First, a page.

Don Williams Biography

27 May 1939, Floydada, Texas, USA. Williams’ father was a mechanic whose job took him to other regions and much of his childhood was spent in Corpus Christi, Texas. Williams’ mother played guitar and he grew up listening to country music. He and Lofton Kline formed a semi-professional folk group called the Strangers Two, and then, with the addition of Susan Taylor, they became the Pozo-Seco Singers, the phrase being a geological term to denote a dry well. Handled by Bob Dylan’s manager Albert Grossman, they had US pop hits with ‘Time’, ‘I Can Make It With You’ and ‘Look What You’ve Done’. Following Lofton Kline’s departure, they employed several replacements, resulting in a lack of direction, and they were as likely to record ‘Green Green Grass Of Home’ as ‘Strawberry Fields Forever’. After Williams had failed to turn the trio towards country music, they disbanded in 1971.

He then worked for his father-in-law but also wrote for Susan Taylor’s solo album via Jack Clement’s music publishing company. Clement asked Williams to record albums of his company’s best songs, mainly with a view to attracting other performers. In 1973 Don Williams, Volume 1 was released on the fledgling JMI label and included such memorable songs as Bob McDill’s apologia for growing old, ‘Amanda’, and Williams’ own ‘The Shelter Of Your Eyes’. Both became US country hits and JMI could hardly complain when Tommy Cash and then Waylon Jennings released ‘I Recall A Gypsy Woman’, thus depriving Williams of a certain winner (in the UK, Williams’ version made number 13, his biggest success). Williams’ work was reissued by Dot Records and Don Williams, Volume 2 included ‘Atta Way To Go’ and ‘We Should Be Together’. Williams then had a country number 1 with Wayland Holyfield’s ‘You’re My Best Friend’, which has become a standard and is the perennial singalong anthem at his concerts. By now, the Williams style had developed: gently paced love songs with straightforward arrangements, lyrics and sentiments. Williams was mining the same vein as Jim Reeves but he eschewed Reeves’ smartness by dressing like a ranch-hand. Besides having a huge contingent of female fans, Williams counted Eric Clapton and Pete Townshend among his admirers.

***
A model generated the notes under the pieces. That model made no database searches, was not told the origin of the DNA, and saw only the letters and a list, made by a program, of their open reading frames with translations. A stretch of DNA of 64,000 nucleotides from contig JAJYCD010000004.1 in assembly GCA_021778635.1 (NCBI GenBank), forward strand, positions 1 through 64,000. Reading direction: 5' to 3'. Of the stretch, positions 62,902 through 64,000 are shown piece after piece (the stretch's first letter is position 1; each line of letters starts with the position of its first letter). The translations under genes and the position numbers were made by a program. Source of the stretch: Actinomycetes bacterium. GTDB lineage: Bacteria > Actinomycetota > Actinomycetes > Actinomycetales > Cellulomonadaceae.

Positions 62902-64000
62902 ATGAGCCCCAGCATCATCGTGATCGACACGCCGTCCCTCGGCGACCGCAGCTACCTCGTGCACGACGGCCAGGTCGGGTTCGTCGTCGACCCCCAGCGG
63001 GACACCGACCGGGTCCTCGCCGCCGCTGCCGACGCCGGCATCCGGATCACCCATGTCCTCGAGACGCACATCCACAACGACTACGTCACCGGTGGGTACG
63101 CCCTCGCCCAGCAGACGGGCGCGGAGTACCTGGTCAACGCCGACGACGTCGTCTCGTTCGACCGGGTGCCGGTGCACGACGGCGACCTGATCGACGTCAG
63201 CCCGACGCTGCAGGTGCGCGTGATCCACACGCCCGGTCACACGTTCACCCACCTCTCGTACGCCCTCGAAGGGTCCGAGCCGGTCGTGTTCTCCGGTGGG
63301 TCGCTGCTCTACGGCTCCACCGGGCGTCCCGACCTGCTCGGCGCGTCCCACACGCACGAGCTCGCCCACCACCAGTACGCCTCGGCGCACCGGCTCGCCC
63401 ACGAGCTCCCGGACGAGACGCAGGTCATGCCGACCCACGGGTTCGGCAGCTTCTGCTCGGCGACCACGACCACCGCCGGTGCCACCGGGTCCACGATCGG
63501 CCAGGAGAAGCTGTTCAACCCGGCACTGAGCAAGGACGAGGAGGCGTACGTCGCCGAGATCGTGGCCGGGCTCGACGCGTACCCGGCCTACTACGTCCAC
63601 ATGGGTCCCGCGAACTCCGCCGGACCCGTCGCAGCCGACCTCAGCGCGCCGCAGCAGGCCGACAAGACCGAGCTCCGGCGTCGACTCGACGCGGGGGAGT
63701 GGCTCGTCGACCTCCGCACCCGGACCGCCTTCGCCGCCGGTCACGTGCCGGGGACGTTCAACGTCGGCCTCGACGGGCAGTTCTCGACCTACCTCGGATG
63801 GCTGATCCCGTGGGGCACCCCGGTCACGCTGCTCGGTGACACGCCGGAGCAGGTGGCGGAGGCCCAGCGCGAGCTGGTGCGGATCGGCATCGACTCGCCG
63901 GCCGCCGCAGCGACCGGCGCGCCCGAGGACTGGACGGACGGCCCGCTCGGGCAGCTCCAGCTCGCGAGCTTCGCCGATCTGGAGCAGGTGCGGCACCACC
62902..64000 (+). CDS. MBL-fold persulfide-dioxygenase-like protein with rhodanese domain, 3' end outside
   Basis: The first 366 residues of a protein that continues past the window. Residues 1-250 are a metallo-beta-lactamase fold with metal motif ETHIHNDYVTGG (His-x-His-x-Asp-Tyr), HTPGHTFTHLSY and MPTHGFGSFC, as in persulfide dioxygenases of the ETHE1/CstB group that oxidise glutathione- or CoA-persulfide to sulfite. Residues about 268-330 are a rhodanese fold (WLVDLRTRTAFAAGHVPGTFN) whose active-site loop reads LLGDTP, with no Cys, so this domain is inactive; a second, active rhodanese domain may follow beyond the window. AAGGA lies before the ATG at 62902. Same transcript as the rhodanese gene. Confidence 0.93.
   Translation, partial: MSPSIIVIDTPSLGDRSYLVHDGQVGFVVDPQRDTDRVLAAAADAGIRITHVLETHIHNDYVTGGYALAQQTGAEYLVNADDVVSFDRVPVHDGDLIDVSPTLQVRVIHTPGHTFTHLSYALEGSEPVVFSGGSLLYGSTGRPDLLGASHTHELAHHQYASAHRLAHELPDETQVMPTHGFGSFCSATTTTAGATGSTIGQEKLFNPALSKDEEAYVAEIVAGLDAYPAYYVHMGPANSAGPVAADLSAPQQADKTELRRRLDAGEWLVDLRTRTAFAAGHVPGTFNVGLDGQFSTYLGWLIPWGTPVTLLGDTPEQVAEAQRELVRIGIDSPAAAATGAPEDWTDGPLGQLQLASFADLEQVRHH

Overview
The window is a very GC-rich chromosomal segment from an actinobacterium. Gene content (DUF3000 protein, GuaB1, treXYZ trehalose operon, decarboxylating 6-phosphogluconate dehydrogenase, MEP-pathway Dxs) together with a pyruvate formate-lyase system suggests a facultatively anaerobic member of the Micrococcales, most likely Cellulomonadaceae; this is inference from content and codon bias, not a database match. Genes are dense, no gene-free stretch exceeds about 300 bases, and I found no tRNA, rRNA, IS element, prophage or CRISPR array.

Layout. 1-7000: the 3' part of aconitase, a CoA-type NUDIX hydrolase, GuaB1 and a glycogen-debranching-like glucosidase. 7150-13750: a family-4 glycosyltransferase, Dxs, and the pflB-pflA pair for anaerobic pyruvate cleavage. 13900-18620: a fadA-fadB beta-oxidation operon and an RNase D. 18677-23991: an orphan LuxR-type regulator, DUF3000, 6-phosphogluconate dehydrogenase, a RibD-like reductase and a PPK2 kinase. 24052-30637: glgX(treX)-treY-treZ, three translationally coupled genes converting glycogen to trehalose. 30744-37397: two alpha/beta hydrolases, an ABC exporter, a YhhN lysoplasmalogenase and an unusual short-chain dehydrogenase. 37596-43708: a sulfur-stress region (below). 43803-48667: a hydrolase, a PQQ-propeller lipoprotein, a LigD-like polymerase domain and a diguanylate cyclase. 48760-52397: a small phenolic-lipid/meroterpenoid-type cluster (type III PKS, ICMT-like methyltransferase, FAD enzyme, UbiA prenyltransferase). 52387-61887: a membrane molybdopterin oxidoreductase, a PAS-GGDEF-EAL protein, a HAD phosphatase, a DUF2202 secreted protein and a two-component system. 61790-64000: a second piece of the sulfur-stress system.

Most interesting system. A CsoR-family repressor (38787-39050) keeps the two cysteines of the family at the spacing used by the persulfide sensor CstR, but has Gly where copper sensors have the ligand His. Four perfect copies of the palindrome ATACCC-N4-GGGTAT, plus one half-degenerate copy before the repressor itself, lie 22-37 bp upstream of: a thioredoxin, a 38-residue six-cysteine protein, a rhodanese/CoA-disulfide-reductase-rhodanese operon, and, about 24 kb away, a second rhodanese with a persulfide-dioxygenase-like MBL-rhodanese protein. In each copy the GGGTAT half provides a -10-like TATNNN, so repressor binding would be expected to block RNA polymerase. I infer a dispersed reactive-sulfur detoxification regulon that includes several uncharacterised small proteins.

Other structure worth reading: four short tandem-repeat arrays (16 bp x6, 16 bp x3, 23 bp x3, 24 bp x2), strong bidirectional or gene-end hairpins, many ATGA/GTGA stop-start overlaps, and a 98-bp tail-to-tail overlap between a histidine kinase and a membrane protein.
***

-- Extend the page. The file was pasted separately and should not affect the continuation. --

Clapton recorded his country hit ‘Tulsa Time’, written by Danny Flowers from Williams’ Scratch Band. The Scratch Band released their own album, produced by Williams, in 1982. Williams played a band member himself in the Burt Reynolds film W.W. And The Dixie Dancekings and also appeared in Smokey And The Bandit 2. Williams’ other successes include ‘Till The Rivers All Run Dry’, ‘Some Broken Hearts Never Mend’, ‘Lay Down Beside Me’ and his only US Top 30 pop hit, ‘I Believe In You’. Unlike most established country artists, he has not sought duet partners, although he and Emmylou Harris found success with an easy-paced version of Townes Van Zandt’s ‘If I Needed You’. Williams’ best record is with Bob McDill’s homage to his southern roots, ‘Good Ol’ Boys Like Me’. Moving to Capitol Records in the mid-80s, Williams released such singles as ‘Heartbeat In The Darkness’ and ‘Senorita’, but the material was not as impressive. He took a sabbatical in 1988 but subsequent RCA Records recordings, which include ‘I’ve Been Loved By The Best’, showed that nothing had changed. The best of Williams’ most recent work, the sombre Flatlands, was released on the Carlton label. He continues to be a major concert attraction, maintaining his stress-free style. When interviewed, Williams gives the impression of being a contented man who takes life as he finds it. He is a rare being - a country star who is free of controversy.

Source: The Encyclopedia of Popular Music by Colin Larkin. Licensed from Muze.

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